Fall 2020 - HUM 381 D100

Selected Topics in the Humanities I (4)

Population Movements and Identity

Class Number: 8151

Delivery Method: In Person


  • Course Times + Location:


  • Prerequisites:

    45 units.



Population Movements, Ethnic Cleansing, and Identity Formation in the Balkans

   The twenty-first century has been termed the “century of people on the move” but this is not a new development. Instead, population movements have defined the human experience for much of recorded history, especially in the modern era. Contemporary developments with regards to refugees have simply highlighted how much identity is tied to the mass movement of peoples, both in terms of those moving and those in the recipient lands. Throughout the modern period Southeastern Europe and the Near East have undergone several periods of migration, and the mass movement of peoples and the politics attached to these developments, up to and including ethnic cleansing, have helped shape the identities of the various peoples in the region.
   This course examines how the Balkans and the Near East’s experience with population movements and conflict during the modern era have helped the various identities of the different peoples in the region. In the remote lectures and group discussions, students will examine: What is the relationship between identity formation, minorities, and conflict? How has the experience of minorities and refugees differed throughout the region? Has this experience with minorities and refugees affected the various nation-state’s approach to national identity? By answering these questions and more, students will not only hone their analytical skills, but simultaneously apply them to understanding one of the defining political and human experiences of the contemporary world.


  • Paper Proposal 10%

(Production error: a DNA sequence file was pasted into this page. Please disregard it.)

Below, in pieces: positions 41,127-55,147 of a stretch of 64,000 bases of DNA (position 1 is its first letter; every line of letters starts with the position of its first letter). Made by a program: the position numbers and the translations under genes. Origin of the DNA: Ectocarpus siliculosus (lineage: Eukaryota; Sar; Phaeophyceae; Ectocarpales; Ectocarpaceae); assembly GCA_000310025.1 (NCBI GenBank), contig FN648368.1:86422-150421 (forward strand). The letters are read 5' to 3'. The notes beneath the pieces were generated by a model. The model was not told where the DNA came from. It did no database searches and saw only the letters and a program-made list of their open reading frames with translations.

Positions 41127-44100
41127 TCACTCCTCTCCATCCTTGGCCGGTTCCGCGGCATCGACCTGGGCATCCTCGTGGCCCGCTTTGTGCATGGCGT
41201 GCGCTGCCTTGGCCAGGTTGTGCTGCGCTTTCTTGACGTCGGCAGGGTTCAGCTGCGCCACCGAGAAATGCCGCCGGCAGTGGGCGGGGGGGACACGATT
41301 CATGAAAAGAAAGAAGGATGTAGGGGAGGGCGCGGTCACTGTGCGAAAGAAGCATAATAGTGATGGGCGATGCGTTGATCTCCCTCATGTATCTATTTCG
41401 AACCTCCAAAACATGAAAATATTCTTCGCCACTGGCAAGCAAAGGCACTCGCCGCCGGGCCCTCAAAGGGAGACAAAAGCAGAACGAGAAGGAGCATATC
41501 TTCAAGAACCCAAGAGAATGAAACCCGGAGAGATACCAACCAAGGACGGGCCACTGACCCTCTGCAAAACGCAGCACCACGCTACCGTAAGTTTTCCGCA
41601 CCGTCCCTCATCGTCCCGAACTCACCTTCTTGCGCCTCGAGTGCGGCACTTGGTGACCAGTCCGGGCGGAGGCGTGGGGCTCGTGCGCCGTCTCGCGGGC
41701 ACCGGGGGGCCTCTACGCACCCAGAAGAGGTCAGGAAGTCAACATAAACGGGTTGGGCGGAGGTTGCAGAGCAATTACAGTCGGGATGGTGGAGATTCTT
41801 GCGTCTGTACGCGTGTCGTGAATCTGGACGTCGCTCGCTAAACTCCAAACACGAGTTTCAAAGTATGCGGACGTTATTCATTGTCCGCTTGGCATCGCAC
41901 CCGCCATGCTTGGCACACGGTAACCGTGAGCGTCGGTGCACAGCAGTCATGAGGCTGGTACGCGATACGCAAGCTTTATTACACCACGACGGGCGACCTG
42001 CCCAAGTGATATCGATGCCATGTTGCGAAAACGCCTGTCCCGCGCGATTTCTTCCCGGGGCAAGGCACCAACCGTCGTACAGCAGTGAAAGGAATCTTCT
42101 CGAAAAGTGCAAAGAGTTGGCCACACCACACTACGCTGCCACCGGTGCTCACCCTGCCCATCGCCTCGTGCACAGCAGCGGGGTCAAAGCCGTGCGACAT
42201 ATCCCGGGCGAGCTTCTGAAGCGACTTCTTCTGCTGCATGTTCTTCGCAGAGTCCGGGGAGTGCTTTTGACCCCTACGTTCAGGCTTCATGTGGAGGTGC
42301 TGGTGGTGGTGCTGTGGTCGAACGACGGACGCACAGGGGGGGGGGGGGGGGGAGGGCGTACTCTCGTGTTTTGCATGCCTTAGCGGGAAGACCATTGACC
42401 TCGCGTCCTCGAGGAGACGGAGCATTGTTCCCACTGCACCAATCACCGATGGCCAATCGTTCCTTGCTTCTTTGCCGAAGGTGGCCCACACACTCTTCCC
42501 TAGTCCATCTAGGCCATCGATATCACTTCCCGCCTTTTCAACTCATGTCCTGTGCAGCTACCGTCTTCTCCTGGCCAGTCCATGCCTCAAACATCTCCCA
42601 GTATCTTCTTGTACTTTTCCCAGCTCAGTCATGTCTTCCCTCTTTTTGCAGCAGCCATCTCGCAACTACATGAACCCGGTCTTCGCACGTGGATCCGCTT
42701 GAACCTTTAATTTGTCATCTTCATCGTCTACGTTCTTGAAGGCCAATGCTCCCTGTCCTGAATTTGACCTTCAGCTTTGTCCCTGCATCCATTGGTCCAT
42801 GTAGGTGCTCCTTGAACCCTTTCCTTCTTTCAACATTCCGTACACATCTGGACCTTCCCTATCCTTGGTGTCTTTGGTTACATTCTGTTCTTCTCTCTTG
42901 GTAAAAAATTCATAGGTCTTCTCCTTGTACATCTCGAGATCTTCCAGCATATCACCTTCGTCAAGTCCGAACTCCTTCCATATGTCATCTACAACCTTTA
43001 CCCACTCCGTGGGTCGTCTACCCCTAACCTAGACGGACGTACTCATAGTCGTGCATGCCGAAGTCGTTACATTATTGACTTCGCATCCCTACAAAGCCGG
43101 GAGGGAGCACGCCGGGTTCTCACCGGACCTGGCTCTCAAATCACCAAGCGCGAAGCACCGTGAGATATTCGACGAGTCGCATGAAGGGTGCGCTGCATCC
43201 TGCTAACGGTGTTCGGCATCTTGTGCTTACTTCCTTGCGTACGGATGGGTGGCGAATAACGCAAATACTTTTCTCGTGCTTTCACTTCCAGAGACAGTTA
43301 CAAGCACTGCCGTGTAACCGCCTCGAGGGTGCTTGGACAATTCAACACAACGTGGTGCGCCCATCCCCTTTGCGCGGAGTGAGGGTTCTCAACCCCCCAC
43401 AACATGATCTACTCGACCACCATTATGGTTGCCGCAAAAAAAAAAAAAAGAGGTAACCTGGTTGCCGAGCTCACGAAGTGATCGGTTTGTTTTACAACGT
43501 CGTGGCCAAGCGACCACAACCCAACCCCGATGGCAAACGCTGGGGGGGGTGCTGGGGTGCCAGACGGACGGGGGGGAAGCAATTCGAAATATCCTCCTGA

• Remote Discussions 20%
  • Four Quizzes 40%
  • Final Paper 30%


Note that students can choose to attend lectures either live or access a recording afterwards. No graded component is attached to the live lectures.



All required readings will be available either online or at the SFU Library.

Registrar Notes:


SFU’s Academic Integrity web site http://www.sfu.ca/students/academicintegrity.html is filled with information on what is meant by academic dishonesty, where you can find resources to help with your studies and the consequences of cheating.  Check out the site for more information and videos that help explain the issues in plain English.

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Teaching at SFU in fall 2020 will be conducted primarily through remote methods. There will be in-person course components in a few exceptional cases where this is fundamental to the educational goals of the course. Such course components will be clearly identified at registration, as will course components that will be “live” (synchronous) vs. at your own pace (asynchronous). Enrollment acknowledges that remote study may entail different modes of learning, interaction with your instructor, and ways of getting feedback on your work than may be the case for in-person classes. To ensure you can access all course materials, we recommend you have access to a computer with a microphone and camera, and the internet. In some cases your instructor may use Zoom or other means requiring a camera and microphone to invigilate exams. If proctoring software will be used, this will be confirmed in the first week of class.

Students with hidden or visible disabilities who believe they may need class or exam accommodations, including in the current context of remote learning, are encouraged to register with the SFU Centre for Accessible Learning (caladmin@sfu.ca or 778-782-3112).